TAXPAYERS AND CITIZENS, ETC. v. BOARD OF COMMISSIONERS

1 Div. 370.

41 So.2d 597 (1949)

TAXPAYERS AND CITIZENS OF CITY OF MOBILE v. BOARD OF COMMISSIONERS OF CITY OF MOBILE.

Supreme Court of Alabama.

June 23, 1949.


Attorney(s) appearing for the Case

Carl M. Booth, State Solicitor, of Mobile, for appellants.

Mitchell & Pershing, of New York City, and Harry Seale, of Mobile, for appellee.


STAKELY, Justice.

This is an appeal from a decree rendered by the Circuit Court of Mobile County, in Equity, validating and confirming a proposed issue of $5,000,000 Tunnel Revenue Refunding and Improvement Bonds of the City of Mobile and all proceedings taken in connection therewith, the means provided for the payment of the bonds including all pledges of revenues and also validating and confirming the covenants and provisions contained in the resolution adopted by the appellee authorizing the issuance of the bonds. This proceeding was instituted by the appellee by filing its petition for validation under the provisions of §§ 169 to 176, inclusive, Title 7, Code of 1940. The aforementioned decree contains the following special finding of facts all of which are justified and shown by the record and evidence in the case.

"1. That said Petition for Validation was filed in this Court on the 29th day of March, 1949.

"2. That on the 29th day of March, 1949, an order was entered by Cecil F. Bates, Judge of the Circuit Court of Mobile County, ordering that the taxpayers and citizens of the City of Mobile show cause, if any they have, on the 25th day of April, 1949, at the hour of 11 o'clock, A.M. of said day, at the Circuit Court Room in the Court House in the City of Mobile, in the County of Mobile, why this Court should not validate and confirm:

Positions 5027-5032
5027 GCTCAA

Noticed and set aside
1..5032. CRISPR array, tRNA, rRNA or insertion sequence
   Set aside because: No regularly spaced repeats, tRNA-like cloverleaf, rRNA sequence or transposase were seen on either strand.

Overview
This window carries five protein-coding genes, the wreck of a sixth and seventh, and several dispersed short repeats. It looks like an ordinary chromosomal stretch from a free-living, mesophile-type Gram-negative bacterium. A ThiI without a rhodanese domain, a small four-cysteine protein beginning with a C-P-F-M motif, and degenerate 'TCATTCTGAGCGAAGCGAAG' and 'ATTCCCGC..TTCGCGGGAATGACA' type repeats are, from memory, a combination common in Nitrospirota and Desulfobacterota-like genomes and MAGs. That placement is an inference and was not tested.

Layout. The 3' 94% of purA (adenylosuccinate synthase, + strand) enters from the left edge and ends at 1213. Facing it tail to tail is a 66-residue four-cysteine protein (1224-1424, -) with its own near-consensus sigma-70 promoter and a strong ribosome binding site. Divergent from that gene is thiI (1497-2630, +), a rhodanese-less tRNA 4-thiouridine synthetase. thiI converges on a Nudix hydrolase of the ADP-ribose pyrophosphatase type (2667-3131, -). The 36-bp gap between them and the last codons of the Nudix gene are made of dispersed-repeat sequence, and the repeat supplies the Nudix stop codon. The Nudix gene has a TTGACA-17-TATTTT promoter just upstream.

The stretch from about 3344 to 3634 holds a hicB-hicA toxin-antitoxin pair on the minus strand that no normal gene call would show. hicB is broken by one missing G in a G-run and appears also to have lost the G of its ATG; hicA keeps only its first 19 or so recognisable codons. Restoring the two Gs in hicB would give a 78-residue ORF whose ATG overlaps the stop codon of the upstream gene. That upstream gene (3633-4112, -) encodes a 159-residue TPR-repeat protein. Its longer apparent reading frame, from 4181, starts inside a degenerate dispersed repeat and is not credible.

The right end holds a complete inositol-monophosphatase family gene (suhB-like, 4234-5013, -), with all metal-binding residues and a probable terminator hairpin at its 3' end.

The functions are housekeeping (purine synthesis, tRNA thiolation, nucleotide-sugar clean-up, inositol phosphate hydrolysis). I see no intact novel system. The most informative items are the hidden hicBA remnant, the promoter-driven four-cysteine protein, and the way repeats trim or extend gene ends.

"(a) said $5,000,000 City of Mobile Tunnel Revenue Refunding and Improvement Bonds, dated May 1, 1949, maturing November 1, $100,000 in each of the years 1950 to 1952, inclusive, $110,000 in 1953 and 1954, $120,000 in 1955 and 1956, $130,000 in each of the years 1957 to 1959, inclusive, $140,000 in 1960 and 1961, $150,000 in 1962, and $3,420,000 in 1978, as provided for in the Resolution adopted by the Board of Commissioners of the City of Mobile on the 22nd day of February, 1949;

"(b) all proceedings had and taken in connection with said Resolution authorizing the issuance of said bonds;

"(c) the authority of the City to construct the Approach Facilities as authorized by the Resolution;

"(d) the pledge by the City of the revenues of the tunnel heretofore constructed by the City under the Mobile River from a point at or near the intersection of Government Street and St. Emanuel Street in the City to a point on Blakely Island connecting with the old Spanish Trail (after making provision for the payment of the current expenses of maintaining, repairing and operating the tunnel, including the tunnel plaza as improved and enlarged, and reserves for such purposes) to the payment of the principal of and the interest on said bonds; and